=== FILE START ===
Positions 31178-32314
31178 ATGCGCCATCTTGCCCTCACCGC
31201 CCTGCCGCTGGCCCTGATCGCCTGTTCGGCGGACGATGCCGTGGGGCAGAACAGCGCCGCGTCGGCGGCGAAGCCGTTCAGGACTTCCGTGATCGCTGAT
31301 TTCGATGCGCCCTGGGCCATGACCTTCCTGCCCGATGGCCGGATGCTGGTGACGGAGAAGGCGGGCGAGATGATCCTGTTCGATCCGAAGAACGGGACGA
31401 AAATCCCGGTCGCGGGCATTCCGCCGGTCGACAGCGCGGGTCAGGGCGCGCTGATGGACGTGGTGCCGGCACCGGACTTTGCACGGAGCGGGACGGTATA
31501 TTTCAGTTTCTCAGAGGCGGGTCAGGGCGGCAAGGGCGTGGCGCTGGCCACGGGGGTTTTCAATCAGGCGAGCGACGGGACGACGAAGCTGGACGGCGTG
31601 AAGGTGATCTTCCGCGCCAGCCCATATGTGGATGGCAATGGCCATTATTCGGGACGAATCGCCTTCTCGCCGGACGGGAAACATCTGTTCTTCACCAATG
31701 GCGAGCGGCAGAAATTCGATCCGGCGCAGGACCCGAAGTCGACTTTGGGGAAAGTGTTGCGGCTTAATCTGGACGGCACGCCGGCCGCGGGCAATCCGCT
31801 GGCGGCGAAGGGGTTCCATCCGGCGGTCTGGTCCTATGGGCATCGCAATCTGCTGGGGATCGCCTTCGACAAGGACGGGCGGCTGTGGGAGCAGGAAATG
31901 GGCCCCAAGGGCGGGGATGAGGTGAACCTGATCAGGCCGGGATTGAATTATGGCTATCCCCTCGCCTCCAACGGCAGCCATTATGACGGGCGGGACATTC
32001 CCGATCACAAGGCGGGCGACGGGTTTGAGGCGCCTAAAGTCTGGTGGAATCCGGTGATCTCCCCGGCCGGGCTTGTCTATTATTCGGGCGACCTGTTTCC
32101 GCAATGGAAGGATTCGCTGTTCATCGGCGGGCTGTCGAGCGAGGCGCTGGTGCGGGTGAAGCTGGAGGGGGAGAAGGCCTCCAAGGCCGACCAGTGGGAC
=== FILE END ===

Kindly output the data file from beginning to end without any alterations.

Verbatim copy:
Positions 31178-32314
31178 ATGCGCCATCTTGCCCTCACCGC
31201 CCTGCCGCTGGCCCTGATCGCCTGTTCGGCGGACGATGCCGTGGGGCAGAACAGCGCCGCGTCGGCGGCGAAGCCGTTCAGGACTTCCGTGATCGCTGAT
31301 TTCGATGCGCCCTGGGCCATGACCTTCCTGCCCGATGGCCGGATGCTGGTGACGGAGAAGGCGGGCGAGATGATCCTGTTCGATCCGAAGAACGGGACGA
31401 AAATCCCGGTCGCGGGCATTCCGCCGGTCGACAGCGCGGGTCAGGGCGCGCTGATGGACGTGGTGCCGGCACCGGACTTTGCACGGAGCGGGACGGTATA
31501 TTTCAGTTTCTCAGAGGCGGGTCAGGGCGGCAAGGGCGTGGCGCTGGCCACGGGGGTTTTCAATCAGGCGAGCGACGGGACGACGAAGCTGGACGGCGTG
31601 AAGGTGATCTTCCGCGCCAGCCCATATGTGGATGGCAATGGCCATTATTCGGGACGAATCGCCTTCTCGCCGGACGGGAAACATCTGTTCTTCACCAATG
31701 GCGAGCGGCAGAAATTCGATCCGGCGCAGGACCCGAAGTCGACTTTGGGGAAAGTGTTGCGGCTTAATCTGGACGGCACGCCGGCCGCGGGCAATCCGCT
31801 GGCGGCGAAGGGGTTCCATCCGGCGGTCTGGTCCTATGGGCATCGCAATCTGCTGGGGATCGCCTTCGACAAGGACGGGCGGCTGTGGGAGCAGGAAATG
31901 GGCCCCAAGGGCGGGGATGAGGTGAACCTGATCAGGCCGGGATTGAATTATGGCTATCCCCTCGCCTCCAACGGCAGCCATTATGACGGGCGGGACATTC
32001 CCGATCACAAGGCGGGCGACGGGTTTGAGGCGCCTAAAGTCTGGTGGAATCCGGTGATCTCCCCGGCCGGGCTTGTCTATTATTCGGGCGACCTGTTTCC
32101 GCAATGGAAGGATTCGCTGTTCATCGGCGGGCTGTCGAGCGAGGCGCTGGTGCGGGTGAAGCTGGAGGGGGAGAAGGCCTCCAAGGCCGACCAGTGGGAC